Set a wire rack over a baking sheet lined with newspaper or paper towels. Heat 1 cup of the shortening in a deep cast-iron skillet to 365 degrees. It needs to be 1/2 -inch deep, or enough to come halfway up the chicken pieces; add more if needed. Gently lower the chicken, skin side down, into the hot oil. Don’t crowd; work in batches if needed. (Keep temperature at 350 after chicken is added.)
Cover with the lid slightly ajar and cook for 6 minutes. Remove the lid and rearrange the pieces, but don’t turn them yet. Cover again and let cook for 6 more minutes.
Turn the chicken over and season the cooked side with salt and pepper. Cook uncovered for about 8 minutes for white meat and 12 minutes for dark meat, rearranging halfway through until the crust is deep brown and the chicken is cooked through. Drain on the rack set over paper.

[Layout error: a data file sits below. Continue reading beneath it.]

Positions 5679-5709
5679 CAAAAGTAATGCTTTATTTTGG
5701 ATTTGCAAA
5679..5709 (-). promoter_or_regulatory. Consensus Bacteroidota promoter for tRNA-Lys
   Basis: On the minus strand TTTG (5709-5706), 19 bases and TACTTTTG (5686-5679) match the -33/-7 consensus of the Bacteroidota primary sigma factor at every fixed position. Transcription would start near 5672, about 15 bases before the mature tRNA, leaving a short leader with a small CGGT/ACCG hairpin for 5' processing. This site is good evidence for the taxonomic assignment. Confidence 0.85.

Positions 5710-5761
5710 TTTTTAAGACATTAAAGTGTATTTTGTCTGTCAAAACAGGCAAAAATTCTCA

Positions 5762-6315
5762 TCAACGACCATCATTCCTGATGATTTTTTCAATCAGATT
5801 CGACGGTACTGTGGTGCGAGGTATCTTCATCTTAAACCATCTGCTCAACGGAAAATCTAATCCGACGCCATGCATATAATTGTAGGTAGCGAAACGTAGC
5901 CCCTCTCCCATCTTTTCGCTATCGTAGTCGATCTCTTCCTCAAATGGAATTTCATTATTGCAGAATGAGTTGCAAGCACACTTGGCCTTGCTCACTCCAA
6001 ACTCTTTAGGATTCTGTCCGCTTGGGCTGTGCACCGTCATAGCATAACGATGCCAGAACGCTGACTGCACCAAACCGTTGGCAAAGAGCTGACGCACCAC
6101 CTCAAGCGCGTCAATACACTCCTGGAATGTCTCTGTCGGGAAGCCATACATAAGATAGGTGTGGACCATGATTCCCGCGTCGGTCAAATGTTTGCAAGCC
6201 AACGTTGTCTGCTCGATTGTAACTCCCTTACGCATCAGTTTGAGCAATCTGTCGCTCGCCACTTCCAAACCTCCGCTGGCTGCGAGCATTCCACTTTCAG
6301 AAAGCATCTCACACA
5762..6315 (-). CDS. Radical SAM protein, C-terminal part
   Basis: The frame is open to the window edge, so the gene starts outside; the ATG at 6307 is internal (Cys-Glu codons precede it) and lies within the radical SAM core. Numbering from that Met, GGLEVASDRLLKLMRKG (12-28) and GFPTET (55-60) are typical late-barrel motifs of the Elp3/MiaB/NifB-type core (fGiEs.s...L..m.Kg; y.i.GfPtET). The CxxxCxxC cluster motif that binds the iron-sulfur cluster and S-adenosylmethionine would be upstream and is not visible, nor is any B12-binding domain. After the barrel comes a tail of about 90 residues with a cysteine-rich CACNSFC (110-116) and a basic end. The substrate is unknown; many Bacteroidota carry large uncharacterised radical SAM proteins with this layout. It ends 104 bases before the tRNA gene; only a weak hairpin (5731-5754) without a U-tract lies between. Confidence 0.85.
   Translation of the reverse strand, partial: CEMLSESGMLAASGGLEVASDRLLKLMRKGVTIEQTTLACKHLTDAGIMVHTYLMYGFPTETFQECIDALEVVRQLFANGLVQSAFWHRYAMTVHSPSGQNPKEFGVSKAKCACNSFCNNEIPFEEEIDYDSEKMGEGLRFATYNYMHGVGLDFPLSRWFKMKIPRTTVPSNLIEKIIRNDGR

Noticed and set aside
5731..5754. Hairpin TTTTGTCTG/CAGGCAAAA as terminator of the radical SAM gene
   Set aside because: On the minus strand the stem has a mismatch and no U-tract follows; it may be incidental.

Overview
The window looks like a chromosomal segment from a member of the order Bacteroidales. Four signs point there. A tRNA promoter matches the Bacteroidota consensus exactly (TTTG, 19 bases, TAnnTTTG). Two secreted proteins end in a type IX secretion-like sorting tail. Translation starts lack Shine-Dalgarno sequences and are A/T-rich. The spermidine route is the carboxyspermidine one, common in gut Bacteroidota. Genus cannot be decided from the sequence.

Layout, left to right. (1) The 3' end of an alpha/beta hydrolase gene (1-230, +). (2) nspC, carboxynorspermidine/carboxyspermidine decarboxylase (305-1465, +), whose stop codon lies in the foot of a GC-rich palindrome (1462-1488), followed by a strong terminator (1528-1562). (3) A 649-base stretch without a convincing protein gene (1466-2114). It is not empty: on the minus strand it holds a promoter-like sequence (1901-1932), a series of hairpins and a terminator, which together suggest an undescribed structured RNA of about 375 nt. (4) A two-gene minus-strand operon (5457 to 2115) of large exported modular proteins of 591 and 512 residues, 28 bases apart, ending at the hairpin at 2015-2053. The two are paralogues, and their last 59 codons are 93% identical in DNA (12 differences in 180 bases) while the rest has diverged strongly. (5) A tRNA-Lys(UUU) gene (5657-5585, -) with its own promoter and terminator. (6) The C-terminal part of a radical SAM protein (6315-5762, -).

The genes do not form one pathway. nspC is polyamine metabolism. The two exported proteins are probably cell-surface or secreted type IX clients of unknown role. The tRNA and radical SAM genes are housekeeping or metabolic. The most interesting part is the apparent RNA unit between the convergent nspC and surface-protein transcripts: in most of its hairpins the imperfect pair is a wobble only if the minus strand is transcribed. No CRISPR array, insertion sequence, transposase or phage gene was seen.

Serves 4 to 6.
Fried Catfish with Fried Green Tomatoes and Grits
Ingredients for Grits:
1 cup of cooking grits
1 cup milk and 1 cup cream
1 ½ teaspoon salt
½ teaspoon Pepper
Whisk all the ingredient for one minute and cook for half an hour in a pan.
Place the milk, cream, pepper, thyme and salt into a large, heavy-bottomed pot over medium-high heat and bring to a boil.
Once the milk mixture comes to a boil, gradually add the cornmeal while continually whisking.
Once all of the cornmeal has been incorporated, decrease the heat to low and cover. Remove lid and whisk frequently, every 3 to 4 minutes, to prevent grits from sticking or forming lumps; make sure to get into corners of pot when whisking.
Cook for half an hour or until mixture is creamy.
Remove from the heat, and serve immediately.
For fried green tomatoes:
3-4 green tomatoes sliced into ¼ inch thick rounds
¾ cup of buttermilk
1 cup of flour
1 cup of cornmeal